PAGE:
The Covid-19 pandemic has had a massive impact on tourism and travel in Africa; however, there are opportunities for the tourism sector in the medium term, and potential for recovery as borders start reopening, speakers said during a World Health Organisation- (WHO-) hosted webinar on July 2.
WHO Africa regional director Dr Matshidiso Moeti emphasised that, as countries start to reopen their borders, they must take health and precautionary measures as advised by the organisation.
She noted that a big factor in Covid-19’s spread has been from those that show mild symptoms or are asymptomatic; therefore, there needs to be tracing and contact testing for those who are travelling.
This necessitates that passenger information be collected properly and managed with the correct and relevant authorities; and passengers must be aware of who to contact in all instances.
Other measures for travel entail proper cleaning of handrails and surfaces, the wearing of masks and physical distancing measures as applicable.
African Union Commission (AUC) Infrastructure and Energy Commissioner Dr Amani Abou-Zeid said the pandemic had severely impacted on the gross domestic product (GDP) of African countries, especially considering that tourism accounts for about 10% of the continent’s gross domestic product.
She said air travel, in particular, had been impacted on, with about 24-million people in the industry affected, which also then affects their families; and further, the industries interlinked to tourism and travel.
While the situation is ongoing and continuously changing, she indicated that recent estimates show that $55-billion had been lost within three months in Africa for the sector, in a year that was meant to have seen an increase in travel and air transport.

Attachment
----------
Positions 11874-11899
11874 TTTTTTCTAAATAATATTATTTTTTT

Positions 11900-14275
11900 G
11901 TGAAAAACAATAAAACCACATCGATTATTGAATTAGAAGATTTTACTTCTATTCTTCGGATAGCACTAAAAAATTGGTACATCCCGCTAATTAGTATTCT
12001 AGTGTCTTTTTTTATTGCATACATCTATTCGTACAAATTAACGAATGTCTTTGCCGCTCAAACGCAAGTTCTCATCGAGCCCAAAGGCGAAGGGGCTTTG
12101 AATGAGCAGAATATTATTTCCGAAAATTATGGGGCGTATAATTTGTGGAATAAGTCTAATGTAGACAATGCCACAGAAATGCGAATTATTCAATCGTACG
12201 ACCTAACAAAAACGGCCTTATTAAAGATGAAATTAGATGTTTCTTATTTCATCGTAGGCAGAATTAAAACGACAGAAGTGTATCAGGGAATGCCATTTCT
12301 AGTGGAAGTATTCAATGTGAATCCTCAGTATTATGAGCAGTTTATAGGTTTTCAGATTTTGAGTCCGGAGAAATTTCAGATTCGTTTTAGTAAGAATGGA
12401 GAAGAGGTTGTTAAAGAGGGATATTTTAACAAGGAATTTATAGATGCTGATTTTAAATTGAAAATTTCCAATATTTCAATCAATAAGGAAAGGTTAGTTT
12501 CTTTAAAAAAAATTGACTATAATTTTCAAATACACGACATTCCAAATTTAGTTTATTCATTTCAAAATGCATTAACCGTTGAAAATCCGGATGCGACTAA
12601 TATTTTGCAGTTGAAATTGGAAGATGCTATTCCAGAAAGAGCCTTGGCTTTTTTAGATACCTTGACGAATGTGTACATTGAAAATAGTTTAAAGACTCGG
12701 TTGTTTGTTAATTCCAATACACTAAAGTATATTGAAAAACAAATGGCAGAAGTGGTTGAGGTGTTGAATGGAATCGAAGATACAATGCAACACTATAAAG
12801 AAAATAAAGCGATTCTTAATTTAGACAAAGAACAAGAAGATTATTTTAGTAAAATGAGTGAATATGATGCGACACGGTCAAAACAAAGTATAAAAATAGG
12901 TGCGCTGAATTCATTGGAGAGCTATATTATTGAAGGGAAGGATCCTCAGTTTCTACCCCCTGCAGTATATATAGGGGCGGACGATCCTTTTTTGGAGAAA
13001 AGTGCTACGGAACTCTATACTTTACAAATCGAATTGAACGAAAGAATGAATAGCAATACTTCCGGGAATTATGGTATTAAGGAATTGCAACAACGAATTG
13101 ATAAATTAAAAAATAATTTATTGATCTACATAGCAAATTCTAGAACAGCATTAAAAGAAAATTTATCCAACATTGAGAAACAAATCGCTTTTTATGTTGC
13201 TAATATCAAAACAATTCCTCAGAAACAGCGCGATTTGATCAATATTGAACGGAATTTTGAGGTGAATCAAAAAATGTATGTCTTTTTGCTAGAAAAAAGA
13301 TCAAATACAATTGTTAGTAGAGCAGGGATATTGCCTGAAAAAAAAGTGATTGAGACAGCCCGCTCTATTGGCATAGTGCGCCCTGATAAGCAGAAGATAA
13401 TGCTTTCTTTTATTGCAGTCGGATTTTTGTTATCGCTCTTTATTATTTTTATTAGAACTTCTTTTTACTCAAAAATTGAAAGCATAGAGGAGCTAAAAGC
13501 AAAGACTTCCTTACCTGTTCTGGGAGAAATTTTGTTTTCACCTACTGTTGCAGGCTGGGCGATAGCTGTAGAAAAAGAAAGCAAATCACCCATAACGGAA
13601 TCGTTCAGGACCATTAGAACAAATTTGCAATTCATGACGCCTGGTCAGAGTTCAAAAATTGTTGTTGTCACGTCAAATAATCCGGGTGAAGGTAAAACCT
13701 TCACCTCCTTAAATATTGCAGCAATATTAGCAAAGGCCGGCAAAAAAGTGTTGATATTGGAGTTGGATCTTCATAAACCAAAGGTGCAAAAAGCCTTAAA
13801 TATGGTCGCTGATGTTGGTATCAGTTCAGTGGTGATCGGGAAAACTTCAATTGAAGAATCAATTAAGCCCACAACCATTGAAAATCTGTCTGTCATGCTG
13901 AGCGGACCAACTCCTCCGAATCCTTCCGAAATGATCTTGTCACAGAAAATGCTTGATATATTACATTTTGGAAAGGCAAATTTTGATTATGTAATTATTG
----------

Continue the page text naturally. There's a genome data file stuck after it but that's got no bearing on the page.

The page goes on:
She indicated that the situation has led to economic, job and livelihood losses, as well as put a strain on environmental and wildlife protection, and communities, with travel permeating across many sectors.
“Travel and tourism are not a luxury in Africa, they are our livelihoods,” she emphasised.
She mentioned that air transport and airlines have been especially impacted, with about $8-billion of losses, and consequences including salary cuts, layoffs, a lack of maintenance and many airlines potentially going out of business.
However, she noted that there were some opportunities in the medium term and positive impacts. For example, larger airlines, such as Ethiopian airlines, are buying up smaller airlines.
Moreover, she said the pandemic presented an opportunity for furthering the pursuit of the single African air transport market, given that global supply chains have been interrupted and the focus is now on localisation and regional sourcing.
Moreover, this could be applied to tourism, with inter-African tourism bolstered and encouraged, by reducing the high fees and difficulties with logistics, she noted. This could also help cushion the blow with regard to international tourism losses.
A positive impact from the pandemic in the mobility space has been that lives have been saved, as mobility has been reduced on roads, which has led to a considerable decrease in the amount of road deaths on the continent.
International Civil Aviation Organization (Icao) Western and Central Africa regional director Prosper Zo'o Minto'o also emphasised the considerable impact of the pandemic on air transport.
He said the continent has seen a loss of 60% of international and domestic travel, owing to mitigation measures put in place to stop the spread of the virus.
As borders start to reopen and air travel will start to pick up, ICAO, in collaboration with all stakeholders in the aviation industry, has put forward recommendations for safe air travel through means of public health corridors. This entails shoring up all elements related to air travel; from cargo or passengers; to airports; to airline staff, maintenance staff, medical staff; and boarding and disembarking.
These were put forward in early June, and entities will start looking to implement them as appropriate.